It is completely inappropriate to gripe about rain in Savannah when there is flooding from a hurricane in East Texas. So let me be completely inappropriate – my goodness, will it ever stop raining in Savannah?
The days have been so grey. My husband, who lived many years in Portland, Oregon where the sun doesn’t shine for months, is beginning to make comparisons. He’s happy that the weather has cooled, but even that doesn’t help me. I prefer the heat.
In church on Sunday, before we took the offering, where I always remind people of what we have to be thankful for, I said that we need to be thankful even for the rain. There were groans. Maybe that was me. I meant what I said though – somehow God knows what we need and perhaps we need all this rain, or something else in the world does. Certainly the normally dying grass is loving it.
I am generally a pretty happy person – a sunshiny personality you might say. So even in the grey days I am looking for the bright spots, bouncing back and forth between grumpy/morose and optimistic/droll. I can hear a Carolina wren outside the window somewhere – that is cheery. And at least the drizzle has finally stopped – oh wait, there it goes again!
My son, who doesn’t really like the grumpy morose version of mommy, is always looking for something to help with the bounce back to cheeriness. He doesn’t even have to be here to make it happen. On grey days, I remember back to another grey monotony of days in Savannah when I was driving him to pre-K. I was morose. I was bitterly decrying the gloomy grey clouds – again! And his little voice piped up from the back of the car: “What’s wrong with cloudy days, Mom?”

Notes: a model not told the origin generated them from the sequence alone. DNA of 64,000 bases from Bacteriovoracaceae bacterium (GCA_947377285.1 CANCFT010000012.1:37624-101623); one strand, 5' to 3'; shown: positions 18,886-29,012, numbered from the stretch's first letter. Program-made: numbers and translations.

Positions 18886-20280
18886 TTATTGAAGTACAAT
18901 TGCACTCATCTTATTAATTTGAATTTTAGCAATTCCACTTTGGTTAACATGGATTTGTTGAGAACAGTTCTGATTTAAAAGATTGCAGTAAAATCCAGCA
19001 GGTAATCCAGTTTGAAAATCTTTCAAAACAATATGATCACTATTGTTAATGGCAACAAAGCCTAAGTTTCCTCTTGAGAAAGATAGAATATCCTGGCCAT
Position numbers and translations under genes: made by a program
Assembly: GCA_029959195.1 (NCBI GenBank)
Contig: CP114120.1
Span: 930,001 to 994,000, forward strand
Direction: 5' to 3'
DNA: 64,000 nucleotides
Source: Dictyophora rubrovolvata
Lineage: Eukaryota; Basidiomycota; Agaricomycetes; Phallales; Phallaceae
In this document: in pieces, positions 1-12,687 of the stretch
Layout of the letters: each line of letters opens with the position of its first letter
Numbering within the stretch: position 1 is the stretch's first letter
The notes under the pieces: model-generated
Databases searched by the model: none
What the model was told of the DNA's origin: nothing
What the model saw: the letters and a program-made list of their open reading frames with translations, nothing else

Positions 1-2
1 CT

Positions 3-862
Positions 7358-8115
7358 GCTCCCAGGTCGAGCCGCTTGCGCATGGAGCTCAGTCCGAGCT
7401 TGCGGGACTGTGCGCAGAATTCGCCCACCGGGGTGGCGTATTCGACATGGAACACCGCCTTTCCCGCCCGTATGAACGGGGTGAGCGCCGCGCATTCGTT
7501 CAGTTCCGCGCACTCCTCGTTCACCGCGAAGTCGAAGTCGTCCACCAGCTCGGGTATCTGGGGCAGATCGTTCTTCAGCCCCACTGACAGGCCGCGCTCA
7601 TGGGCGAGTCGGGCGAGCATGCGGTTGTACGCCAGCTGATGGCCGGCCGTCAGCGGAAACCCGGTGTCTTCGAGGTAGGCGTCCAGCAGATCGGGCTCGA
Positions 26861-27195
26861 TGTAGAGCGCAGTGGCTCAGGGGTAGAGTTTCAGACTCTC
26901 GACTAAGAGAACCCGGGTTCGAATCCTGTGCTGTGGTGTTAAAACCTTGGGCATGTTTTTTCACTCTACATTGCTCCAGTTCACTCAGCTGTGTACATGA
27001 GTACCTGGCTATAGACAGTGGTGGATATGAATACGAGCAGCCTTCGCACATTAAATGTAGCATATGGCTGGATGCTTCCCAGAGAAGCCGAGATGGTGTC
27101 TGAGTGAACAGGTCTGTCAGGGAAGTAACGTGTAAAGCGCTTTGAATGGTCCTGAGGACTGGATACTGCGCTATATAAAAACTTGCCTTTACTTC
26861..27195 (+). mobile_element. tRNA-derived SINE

So, I tried to explain. Grey days make you feel glum. They are just so… they are just so… they are just so … colorless. There, that was something a little kid could understand, right?
“Mom, isn’t grey a color?” he asked, straight face, no guile.
You see, my son, long past his preK days now, loves rainy days. It is not uncommon for him even now in all his 5th grade awesomeness to head into the backyard to dance around in the rain. He’s not a big fan of the dark, but grey days are just fine with him. After all – isn’t grey a color too?
Some of the most difficult days of my life have happened in bright sunshine. I can remember losing heat in Washington DC for a week after an ice storm, my parents’ funerals, 9/11 in Boston – ultimately all bathed in sunshine, though it did sprinkle just as we gathered at the graveside for Dad’s burial. The weather doesn’t determine what our day is going to be like nearly as much as our attitude. Even four-year-olds know that!
And so, I remember that grey is a color too. I know there is some debate about that scientifically, but as long as it is in my Crayola 64-pack, I’m going with preK wisdom. And the red coleus in the backyard looks pretty amazing set against the gloomy day. And God keeps on working in the rain and the sunshine – and the darkness of night, so I’d better keep on working too.
I am praying for all those with real rain problems to think about. Those in Texas with too much. Those around the world with far too little. Those on whom the gloom of depression and hopelessness sits so heavy. May we all be blessed to believe that God does know our plight and will give us what we need and what the world needs.
Are you a rainy day person or do you prefer the sunshine? Do you ever use the grey crayon in your pack of Crayolas? If there is something in your life now that is heavy, could it be something that is needed elsewhere or for another purpose? What else can rainy days mean for you?